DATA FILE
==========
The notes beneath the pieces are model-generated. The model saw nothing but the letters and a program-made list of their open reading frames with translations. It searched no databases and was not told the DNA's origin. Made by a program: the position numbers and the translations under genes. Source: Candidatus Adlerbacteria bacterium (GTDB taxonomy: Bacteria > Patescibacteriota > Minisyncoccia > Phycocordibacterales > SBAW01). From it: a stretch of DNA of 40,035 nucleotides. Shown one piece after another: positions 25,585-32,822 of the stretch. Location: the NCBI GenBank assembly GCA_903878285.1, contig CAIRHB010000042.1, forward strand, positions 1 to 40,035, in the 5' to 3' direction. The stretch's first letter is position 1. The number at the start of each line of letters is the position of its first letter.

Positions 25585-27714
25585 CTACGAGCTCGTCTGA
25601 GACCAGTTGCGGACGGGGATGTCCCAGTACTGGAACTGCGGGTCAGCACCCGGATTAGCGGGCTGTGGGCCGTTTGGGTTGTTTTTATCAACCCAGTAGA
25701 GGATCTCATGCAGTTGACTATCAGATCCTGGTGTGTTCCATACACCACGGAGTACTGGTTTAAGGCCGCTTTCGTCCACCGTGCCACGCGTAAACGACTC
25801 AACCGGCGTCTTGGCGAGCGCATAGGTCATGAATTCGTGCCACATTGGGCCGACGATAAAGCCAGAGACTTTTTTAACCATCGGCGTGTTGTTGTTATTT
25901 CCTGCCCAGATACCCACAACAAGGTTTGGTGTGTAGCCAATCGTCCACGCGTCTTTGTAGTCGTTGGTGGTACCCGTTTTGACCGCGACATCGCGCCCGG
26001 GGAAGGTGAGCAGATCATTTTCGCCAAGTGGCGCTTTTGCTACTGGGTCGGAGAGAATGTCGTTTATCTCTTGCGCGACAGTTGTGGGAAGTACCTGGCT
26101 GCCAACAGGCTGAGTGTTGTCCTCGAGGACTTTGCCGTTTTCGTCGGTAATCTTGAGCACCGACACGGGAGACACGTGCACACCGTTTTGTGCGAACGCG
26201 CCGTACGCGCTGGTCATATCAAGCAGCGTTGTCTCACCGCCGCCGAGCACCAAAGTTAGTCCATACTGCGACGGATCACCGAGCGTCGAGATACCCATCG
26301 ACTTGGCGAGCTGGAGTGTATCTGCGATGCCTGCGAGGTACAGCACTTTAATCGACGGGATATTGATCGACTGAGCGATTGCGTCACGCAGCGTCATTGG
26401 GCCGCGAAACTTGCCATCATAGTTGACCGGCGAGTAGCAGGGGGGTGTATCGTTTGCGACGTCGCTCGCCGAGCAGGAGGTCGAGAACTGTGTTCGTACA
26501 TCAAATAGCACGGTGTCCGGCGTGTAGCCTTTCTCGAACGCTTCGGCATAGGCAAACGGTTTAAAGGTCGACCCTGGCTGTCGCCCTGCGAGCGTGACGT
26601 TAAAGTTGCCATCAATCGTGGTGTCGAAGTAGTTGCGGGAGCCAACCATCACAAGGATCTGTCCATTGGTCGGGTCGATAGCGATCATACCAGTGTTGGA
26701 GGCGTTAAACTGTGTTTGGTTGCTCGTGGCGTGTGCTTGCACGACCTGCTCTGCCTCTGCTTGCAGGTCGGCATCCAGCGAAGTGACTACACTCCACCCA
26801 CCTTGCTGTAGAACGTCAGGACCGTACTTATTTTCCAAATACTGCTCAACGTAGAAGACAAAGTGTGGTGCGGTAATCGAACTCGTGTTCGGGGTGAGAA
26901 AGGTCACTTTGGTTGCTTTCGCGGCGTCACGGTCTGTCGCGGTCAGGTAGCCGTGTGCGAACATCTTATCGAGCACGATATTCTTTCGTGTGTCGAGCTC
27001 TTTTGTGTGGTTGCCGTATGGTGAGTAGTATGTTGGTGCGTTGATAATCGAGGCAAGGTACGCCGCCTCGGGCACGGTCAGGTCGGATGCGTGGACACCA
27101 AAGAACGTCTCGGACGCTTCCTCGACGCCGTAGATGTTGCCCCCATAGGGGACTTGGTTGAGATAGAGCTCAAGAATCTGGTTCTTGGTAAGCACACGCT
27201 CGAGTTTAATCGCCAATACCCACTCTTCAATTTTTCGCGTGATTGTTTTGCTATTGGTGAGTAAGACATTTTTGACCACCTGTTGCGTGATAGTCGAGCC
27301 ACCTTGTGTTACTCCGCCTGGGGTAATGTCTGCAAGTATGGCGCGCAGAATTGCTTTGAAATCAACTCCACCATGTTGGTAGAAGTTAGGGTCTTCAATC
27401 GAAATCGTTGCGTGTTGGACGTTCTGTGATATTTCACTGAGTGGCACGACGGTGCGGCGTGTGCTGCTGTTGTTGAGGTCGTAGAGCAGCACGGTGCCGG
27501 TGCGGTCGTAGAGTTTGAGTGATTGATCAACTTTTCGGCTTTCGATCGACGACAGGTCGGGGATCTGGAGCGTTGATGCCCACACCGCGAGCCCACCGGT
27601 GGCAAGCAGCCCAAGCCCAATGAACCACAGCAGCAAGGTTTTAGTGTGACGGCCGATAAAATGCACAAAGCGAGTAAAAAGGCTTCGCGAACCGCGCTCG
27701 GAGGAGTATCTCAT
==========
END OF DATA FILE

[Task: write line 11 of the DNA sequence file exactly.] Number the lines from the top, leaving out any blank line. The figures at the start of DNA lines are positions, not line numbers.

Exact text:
26301 ACTTGGCGAGCTGGAGTGTATCTGCGATGCCTGCGAGGTACAGCACTTTAATCGACGGGATATTGATCGACTGAGCGATTGCGTCACGCAGCGTCATTGG